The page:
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Carniol ET, Bresler A, Shaigany K, et al. Traumatic Tympanic Membrane Perforations Diagnosed in Emergency Departments. JAMA Otolaryngol Head Neck Surg. 2018;144(2):136–139. doi:10.1001/jamaoto.2017.2550
What are the leading causes of traumatic tympanic membrane perforation in the United States?
In this cross-sectional analysis of 949 emergency department visits, foreign body instrumentation (including cotton-tipped applicators) was the most frequent cause of traumatic tympanic membrane perforations.
The leading cause of traumatic tympanic membrane perforations may be preventable, and patient education may prevent this frequent cause of injury.
Tympanic membrane perforations (TMPs) are frequent events leading to evaluation in the primary care and otolaryngology offices or the emergency department (ED). Despite specific warning labels on packaging of cotton-tipped applicators regarding the risk of injury to the ear canal with personal use, these products are commonly used to remove ear cerumen.
To analyze the mechanism of injury for traumatic TMPs among patients presenting to the ED.
Design, Setting, and Participants
Cross-sectional analysis of cases from 100 emergency departments in the United States. The National Electronic Injury Surveillance System was searched on April 3, 2015, for ear-related injuries with analysis information regarding patient age, patient sex, time and date of injury, specific injury diagnoses, and specific injury mechanisms that occurred across 5 years, from January 1, 2010, through December 31, 2014.
Main Outcomes and Measures
Diagnoses of traumatic TMP documented in the ED visit record as well as patient demographics, diagnoses, and other aspects of the injury, including mechanism of injury.
There were 949 case entries in the database for traumatic TMP, which extrapolates to 4852 ED visits nationally. Of 949 patients evaluated, 568 (59.8%) were men and 381 (40.2%) were women resulting in a male to female ratio of 1.49:1. Most injuries occurred in patients 18 years or younger (602 of 949 [63.4%]) with children younger than 6 years most at risk (331 of 949 [34.9%]). Ear canal instrumentation including foreign bodies was noted in 581 of 949 cases (61.2%), with cotton-tipped applicators noted in 261 (44.9%) of these cases. While foreign body instrumentation represented the leading cause of traumatic TMP in patients aged 0 to 5 years (284 of 331 cases [85.8%]), 6 to 12 years (108 of 158 [68.4%]), 19 to 36 years (85 of 223 [38.1%]), 37 to 54 years (48 of 91 [52.7%]), and 55 years or older (22 of 33 [66.7%]), water trauma was the leading cause of TMP in patients aged 13 to 18 years (43 of 113 cases [38.1%]).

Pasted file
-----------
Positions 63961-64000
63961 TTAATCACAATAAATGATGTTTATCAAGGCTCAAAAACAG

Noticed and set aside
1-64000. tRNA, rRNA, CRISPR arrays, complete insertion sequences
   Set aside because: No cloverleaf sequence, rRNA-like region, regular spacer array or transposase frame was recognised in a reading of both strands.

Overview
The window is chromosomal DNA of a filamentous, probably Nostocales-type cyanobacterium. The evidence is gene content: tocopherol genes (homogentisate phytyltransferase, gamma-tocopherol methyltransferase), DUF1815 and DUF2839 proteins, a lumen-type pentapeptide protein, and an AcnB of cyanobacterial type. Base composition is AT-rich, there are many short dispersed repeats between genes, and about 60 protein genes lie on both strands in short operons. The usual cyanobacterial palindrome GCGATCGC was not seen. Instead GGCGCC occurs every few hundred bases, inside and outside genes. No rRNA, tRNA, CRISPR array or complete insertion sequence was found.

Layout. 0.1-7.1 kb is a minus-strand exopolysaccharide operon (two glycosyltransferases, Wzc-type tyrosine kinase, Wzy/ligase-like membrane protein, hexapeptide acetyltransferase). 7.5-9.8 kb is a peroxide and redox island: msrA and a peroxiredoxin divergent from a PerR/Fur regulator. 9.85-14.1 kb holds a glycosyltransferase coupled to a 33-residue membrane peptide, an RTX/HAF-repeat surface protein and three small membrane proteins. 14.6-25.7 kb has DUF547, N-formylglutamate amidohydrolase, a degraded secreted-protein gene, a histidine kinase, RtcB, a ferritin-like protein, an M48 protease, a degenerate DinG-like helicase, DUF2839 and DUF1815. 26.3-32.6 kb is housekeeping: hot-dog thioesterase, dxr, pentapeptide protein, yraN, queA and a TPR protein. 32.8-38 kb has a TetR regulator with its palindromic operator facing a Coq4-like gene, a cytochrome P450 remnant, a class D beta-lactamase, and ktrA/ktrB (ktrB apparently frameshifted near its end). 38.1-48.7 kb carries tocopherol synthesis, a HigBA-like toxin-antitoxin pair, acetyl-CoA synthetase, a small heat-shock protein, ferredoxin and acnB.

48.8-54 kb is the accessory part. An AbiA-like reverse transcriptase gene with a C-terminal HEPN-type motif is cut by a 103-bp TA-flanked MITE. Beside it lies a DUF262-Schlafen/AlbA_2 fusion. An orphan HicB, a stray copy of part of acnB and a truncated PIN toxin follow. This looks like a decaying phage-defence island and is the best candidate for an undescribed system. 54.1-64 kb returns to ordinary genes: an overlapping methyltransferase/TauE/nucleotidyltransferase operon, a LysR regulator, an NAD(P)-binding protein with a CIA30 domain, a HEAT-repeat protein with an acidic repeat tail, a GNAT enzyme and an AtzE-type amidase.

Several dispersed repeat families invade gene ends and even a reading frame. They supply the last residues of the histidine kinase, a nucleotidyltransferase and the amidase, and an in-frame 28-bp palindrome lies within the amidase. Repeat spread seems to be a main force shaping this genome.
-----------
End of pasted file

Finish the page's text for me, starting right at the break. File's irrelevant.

Conclusions and Relevance
Traumatic TMP represents a common reason for evaluation in the ED. Despite common warnings regarding risk of injury to the tympanic membrane with use of a cotton-tipped applicator, it is still a major cause of traumatic TMPs. Other injury mechanisms also play an important role in the teenage and young adult populations.
The tympanic membrane is a thin structure that measures only 81 mm2 and that transmits sound from the external ear canal to the ossicles residing in the middle ear.1 A tympanic membrane perforation (TMP) results in hearing loss by diminishing the impedence mismatch and decreasing the pressure differential induced by sounds, leading to decreased ossicular coupling.2 Multiple factors, such as perforation size, sound frequency tested, middle ear space dimensions, and mastoid volume, determine the degree of hearing loss associated with TMP.3 When TMP occurs, patients may experience substantial pain, hearing loss, and drainage of fluid (including blood) from the ear.